Lessons for life: When you are on welfare, don't order the caviar and lobster. If you are a homeless person, don't buy a top hat. And if you work for the Wilkinsburg School District, don't organize a retreat at Nemacolin Woodlands Resort.
Not that's there's anything wrong with fine food, silk lids or swanky resorts. Not that's there's anything wrong with professional retreats where leaders in the public or private sector can go to get away from the office to focus on finding solutions to problems.
But there's a lot wrong with how Wilkinsburg went about its retreat for school administrators last month. The district was blind to its financial crisis, blind to its priorities and blind to the public impression it was making.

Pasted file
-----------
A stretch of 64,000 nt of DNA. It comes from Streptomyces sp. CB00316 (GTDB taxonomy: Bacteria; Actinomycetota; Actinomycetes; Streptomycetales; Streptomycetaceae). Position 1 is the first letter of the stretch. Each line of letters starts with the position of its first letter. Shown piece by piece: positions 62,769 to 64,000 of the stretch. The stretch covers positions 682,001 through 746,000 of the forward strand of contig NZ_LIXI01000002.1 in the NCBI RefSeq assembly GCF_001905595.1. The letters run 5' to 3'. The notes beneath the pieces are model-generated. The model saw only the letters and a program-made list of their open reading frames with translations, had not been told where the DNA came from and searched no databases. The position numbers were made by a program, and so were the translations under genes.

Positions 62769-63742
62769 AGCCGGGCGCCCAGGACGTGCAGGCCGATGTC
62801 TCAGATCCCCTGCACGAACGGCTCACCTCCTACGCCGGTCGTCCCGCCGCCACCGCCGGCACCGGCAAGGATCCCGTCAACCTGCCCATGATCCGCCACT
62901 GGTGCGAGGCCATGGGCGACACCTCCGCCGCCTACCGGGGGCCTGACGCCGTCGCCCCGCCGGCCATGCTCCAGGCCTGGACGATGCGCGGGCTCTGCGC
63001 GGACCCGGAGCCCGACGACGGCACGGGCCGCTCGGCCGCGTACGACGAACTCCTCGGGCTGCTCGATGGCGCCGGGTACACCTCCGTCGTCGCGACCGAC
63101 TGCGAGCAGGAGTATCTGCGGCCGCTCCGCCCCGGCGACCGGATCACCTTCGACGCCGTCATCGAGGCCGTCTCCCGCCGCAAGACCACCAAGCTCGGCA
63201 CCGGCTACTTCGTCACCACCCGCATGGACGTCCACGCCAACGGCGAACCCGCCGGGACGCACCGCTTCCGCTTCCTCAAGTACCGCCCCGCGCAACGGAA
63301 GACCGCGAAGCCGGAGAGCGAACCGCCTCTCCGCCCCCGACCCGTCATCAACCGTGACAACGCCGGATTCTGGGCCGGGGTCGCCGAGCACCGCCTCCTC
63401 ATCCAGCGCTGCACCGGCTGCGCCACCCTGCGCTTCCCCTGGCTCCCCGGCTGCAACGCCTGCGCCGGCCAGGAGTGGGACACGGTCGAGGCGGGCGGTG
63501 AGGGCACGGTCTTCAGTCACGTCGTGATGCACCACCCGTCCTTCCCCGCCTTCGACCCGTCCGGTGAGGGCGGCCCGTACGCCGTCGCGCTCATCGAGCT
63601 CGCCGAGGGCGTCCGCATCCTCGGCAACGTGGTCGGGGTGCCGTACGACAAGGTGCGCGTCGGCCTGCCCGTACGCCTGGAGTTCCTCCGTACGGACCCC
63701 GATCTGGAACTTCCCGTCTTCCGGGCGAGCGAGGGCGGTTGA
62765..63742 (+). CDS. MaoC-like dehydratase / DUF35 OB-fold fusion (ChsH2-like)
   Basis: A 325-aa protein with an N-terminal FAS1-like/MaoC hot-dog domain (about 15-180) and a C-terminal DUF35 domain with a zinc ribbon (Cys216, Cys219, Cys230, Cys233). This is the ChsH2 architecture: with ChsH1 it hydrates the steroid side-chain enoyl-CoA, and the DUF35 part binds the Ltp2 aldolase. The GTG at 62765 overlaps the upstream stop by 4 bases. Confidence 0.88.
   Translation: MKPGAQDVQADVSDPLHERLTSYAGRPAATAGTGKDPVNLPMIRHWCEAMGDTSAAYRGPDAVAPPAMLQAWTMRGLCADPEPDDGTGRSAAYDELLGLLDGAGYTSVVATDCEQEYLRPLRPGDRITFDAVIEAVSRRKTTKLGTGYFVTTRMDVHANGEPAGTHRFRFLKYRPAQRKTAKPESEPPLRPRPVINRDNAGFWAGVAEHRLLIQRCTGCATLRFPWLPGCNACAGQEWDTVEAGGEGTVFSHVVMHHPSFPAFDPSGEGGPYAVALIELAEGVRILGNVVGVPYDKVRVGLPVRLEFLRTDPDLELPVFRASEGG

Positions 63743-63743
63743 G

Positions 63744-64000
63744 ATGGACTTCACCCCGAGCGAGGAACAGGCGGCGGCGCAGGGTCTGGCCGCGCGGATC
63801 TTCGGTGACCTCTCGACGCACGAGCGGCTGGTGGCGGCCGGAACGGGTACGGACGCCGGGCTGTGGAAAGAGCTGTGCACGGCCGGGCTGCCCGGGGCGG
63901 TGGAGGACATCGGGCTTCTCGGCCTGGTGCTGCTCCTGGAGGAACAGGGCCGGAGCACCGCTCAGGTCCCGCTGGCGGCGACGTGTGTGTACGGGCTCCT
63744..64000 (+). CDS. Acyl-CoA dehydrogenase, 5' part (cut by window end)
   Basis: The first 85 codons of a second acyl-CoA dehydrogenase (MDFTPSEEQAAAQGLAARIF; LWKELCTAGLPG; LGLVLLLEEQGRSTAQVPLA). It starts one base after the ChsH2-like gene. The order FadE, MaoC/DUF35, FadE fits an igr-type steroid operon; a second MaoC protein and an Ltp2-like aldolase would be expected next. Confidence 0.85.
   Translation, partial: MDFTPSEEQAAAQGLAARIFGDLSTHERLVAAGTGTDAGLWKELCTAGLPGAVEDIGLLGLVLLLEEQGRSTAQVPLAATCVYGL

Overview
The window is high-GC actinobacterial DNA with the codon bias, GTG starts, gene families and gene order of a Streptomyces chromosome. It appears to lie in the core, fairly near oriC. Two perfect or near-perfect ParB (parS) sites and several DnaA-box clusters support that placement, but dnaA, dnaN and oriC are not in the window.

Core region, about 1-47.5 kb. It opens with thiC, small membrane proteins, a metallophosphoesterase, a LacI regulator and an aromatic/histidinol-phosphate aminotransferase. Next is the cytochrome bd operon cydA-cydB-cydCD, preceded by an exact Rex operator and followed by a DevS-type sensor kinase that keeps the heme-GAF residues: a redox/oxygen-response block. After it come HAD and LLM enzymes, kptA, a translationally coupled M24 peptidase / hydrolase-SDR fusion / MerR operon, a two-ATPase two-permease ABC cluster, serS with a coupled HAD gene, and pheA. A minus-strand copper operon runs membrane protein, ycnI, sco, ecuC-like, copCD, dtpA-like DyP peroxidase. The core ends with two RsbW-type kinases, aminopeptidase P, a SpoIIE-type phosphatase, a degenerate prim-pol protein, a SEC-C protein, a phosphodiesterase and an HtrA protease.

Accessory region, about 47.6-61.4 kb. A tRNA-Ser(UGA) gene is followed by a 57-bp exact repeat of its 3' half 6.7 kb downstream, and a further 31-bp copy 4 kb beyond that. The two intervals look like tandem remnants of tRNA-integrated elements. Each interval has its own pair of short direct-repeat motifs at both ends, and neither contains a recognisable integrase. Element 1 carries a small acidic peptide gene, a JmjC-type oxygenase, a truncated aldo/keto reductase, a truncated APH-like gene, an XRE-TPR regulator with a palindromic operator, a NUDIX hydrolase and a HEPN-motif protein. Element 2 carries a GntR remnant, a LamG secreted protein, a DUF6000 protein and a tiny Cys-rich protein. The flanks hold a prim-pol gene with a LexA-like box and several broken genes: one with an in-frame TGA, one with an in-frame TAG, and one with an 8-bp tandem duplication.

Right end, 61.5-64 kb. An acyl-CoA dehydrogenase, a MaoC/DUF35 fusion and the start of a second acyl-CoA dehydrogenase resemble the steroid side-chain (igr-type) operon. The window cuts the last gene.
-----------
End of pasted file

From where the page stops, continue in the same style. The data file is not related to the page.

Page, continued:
As described by Post-Gazette reporter Eleanor Chute in a story Sunday, the Wilkinsburg district is on the state's financial watch list, it took out a $3 million loan and voted to cut some teaching and administrative positions.
For its Aug. 13-14 retreat, Wilkinsburg needed to find a modest place to get away, as other school districts do. Instead, it went to Nemacolin, where 10 administrators and three consultants ran up a tab of $15,665.50. That included $1,300 in gift cards and $85.50 dinners.
It seems no expense was spared in a district where expense really needs to be spared. School member Raymond Griffith justified it by saying that retreats are a tradition in Wilkinsburg. How about a tradition of minding the taxpayers' money?